Incident Of The Week: 4.9 Million Records Exposed For Food Delivery Service DoorDash

Third-Party Service Provider Blamed For PII And Partial Payment Card Data Breach

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Jeff Orr


You’re hungry but not interested in dressing up and heading out to a restaurant only to wait to be seated and take your turn to order. Take out is an option however you’d need to get dressed and make the trip. This modern need for on-demand gratification in all aspects of our lives has led to a boom in online ordering and delivery services that promise you access to your favorite cuisine without the hassle.

The business model for these services requires juggling a variety of local eateries, drivers that pick up and deliver the food, and hungry consumers that desire immediate satisfaction. All of these online businesses are data-first organizations performing matchmaking and delivering great experiences at the speed of cloud computing. And it doesn’t always work out to plan.

Food delivery service DoorDash announced this week that nearly 5 million user records were accessed by an unauthorized third party in May of this year. A combination of data from DoorDash merchants, its Dasher delivery personnel and end-user consumers were accessed. Users who joined the service after April 5, 2018 are not affected.

DoorDash Breach Notification

DoorDash users were met with a breach notification on Sept 26 when visiting the site’s blog


DoorDash is part of the thriving on-demand ecommerce delivery industry. Retail is one of the three leading U.S. industries reporting data breaches in 2019. Large data sets consisting of millions of user records make retail and ecommerce a prime target for cyber attackers. Skimming fraud and malware infections from legacy point-of-sale terminals continue to plague transaction-oriented businesses; however cloud migration and access misconfigurations are making it easier for cyber pirates to pilfer large troves of data with relative ease.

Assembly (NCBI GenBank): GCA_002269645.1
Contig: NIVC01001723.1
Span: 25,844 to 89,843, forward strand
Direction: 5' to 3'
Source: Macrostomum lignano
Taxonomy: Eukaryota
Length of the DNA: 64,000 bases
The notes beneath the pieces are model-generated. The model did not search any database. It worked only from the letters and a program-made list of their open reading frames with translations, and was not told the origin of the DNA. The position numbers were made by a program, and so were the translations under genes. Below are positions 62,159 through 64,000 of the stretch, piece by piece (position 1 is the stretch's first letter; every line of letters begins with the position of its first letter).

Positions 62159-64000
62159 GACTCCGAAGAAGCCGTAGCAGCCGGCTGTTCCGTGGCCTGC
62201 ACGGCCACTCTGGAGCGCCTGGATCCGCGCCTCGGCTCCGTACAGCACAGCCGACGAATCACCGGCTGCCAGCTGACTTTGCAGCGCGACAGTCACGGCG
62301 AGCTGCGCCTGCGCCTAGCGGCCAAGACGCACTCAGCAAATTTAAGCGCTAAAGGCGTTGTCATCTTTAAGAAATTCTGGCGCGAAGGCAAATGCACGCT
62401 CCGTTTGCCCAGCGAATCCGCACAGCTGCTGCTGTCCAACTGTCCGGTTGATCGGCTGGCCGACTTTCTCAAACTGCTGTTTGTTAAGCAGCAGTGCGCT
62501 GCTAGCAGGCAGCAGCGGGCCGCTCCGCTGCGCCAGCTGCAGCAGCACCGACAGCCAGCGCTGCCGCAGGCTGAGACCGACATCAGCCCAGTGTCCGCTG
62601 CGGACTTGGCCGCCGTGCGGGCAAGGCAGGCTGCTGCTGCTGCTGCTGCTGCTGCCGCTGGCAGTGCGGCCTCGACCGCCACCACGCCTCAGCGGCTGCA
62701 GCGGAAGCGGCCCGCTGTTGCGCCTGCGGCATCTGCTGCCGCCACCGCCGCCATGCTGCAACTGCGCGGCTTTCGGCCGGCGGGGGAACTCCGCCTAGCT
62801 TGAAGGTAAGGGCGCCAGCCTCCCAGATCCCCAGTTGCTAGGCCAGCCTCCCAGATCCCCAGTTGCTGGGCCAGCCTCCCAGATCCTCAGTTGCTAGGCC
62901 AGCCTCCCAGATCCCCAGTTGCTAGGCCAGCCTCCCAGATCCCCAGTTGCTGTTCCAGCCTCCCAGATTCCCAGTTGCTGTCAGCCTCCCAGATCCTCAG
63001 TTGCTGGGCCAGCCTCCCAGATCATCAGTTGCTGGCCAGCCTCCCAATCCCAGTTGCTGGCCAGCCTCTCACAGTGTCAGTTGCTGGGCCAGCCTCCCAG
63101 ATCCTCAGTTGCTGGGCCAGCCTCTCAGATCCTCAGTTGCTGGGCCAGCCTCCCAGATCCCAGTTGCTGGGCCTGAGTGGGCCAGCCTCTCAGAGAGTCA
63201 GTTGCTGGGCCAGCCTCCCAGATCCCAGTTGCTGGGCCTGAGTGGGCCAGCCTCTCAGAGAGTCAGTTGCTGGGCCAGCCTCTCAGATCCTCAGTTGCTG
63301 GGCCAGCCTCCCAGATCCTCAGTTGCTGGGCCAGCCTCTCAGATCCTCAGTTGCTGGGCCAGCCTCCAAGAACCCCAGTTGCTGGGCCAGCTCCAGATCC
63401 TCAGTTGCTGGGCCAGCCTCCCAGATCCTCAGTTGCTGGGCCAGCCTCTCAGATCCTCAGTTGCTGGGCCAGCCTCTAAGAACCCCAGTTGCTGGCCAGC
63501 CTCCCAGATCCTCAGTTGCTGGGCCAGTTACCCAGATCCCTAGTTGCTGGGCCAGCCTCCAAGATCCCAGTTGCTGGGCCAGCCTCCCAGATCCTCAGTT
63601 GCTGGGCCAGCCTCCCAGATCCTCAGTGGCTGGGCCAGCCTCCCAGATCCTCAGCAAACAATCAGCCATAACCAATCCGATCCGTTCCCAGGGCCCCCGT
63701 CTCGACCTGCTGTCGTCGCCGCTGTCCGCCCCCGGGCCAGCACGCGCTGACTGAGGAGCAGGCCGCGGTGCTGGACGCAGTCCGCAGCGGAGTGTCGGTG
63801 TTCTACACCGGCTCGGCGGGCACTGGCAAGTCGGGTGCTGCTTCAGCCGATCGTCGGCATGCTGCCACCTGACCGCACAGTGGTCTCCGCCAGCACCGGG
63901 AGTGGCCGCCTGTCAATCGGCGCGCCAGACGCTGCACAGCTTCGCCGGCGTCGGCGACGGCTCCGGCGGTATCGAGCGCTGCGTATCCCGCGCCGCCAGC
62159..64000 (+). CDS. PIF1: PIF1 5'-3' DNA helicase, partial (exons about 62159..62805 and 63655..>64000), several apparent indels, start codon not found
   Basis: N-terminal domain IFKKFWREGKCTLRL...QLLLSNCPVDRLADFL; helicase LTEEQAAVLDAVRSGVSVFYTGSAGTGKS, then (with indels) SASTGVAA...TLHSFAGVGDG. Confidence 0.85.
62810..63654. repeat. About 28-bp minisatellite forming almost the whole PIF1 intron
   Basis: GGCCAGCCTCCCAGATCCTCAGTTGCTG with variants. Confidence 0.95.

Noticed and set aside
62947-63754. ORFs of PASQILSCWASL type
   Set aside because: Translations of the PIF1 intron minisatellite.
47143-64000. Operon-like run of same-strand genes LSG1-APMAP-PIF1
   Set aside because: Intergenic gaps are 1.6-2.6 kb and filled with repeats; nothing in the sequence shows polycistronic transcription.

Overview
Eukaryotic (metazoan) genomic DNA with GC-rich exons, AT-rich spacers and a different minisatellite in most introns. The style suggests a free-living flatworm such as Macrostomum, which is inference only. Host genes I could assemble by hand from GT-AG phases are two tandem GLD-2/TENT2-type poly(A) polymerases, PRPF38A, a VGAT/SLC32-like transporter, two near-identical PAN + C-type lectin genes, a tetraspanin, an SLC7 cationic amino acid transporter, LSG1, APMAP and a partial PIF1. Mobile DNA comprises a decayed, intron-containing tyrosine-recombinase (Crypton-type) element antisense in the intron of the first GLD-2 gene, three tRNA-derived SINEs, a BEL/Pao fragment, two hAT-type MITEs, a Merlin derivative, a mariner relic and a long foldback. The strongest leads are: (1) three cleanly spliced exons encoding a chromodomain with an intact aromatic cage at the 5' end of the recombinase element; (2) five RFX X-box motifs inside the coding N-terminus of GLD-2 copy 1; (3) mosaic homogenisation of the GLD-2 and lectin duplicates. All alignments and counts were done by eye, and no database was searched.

See Related: Top 8 Industries Reporting Data Breaches In The First Half Of 2019

A spokesperson for the delivery service told TechCrunch that a “third-party service provider” was to blame, though no specific provider was named. Since the breach occurred, DoorDash removed access to the data from the third-party, added additional protective security layers around the data, improved security protocols that govern access to DoorDash systems and brought in outside expertise to increase the company’s ability to identify and repel threats.

Breach by the Numbers

Number of records exposed?

4.9 million

Breach timeframe?

May 4, 2019

Who is impacted?

Consumers, Dashers, and merchants who joined the DoorDash platform on or before April 5, 2018

What information was accessed?

·         Profile information including names, email addresses, delivery addresses, order history, phone numbers, as well as hashed and salted passwords

·         For some consumers, the last four digits of consumer payment cards

·         For some Dashers and merchants, the last four digits of their bank account number

·         For approximately 100,000 Dashers, their driver’s license numbers were also accessed



Nearly 5 months have passed since the data breach occurred and DoorDash is just now making its breach disclosure. Statistics on the time between breach events and breach detection vary. For the 100,000 Dashers whose personally identifiable information (PII) from their driver’s license was lifted, the company did not offer an explanation if and how the drivers’ identities will be repaired.

DoorDash said it does not believe that user passwords have been compromised and the information accessed is not sufficient to make fraudulent charges on payment cards or fraudulent withdrawals from bank accounts. Those affected are encouraged to check bank statements for unusual activity.

This is not the first time that the delivery service has come up related to a data breach. Nearly a year ago to the day, DoorDash customers reported their accounts had been hacked. The company denied it was aware of the data compromise and offered credential stuffing attacks as the likely source. Users refuted the claim, stating that unique passwords used only on the delivery service site were compromised.

See Related: Top 5 Cyber Security Breaches Of 2019 So Far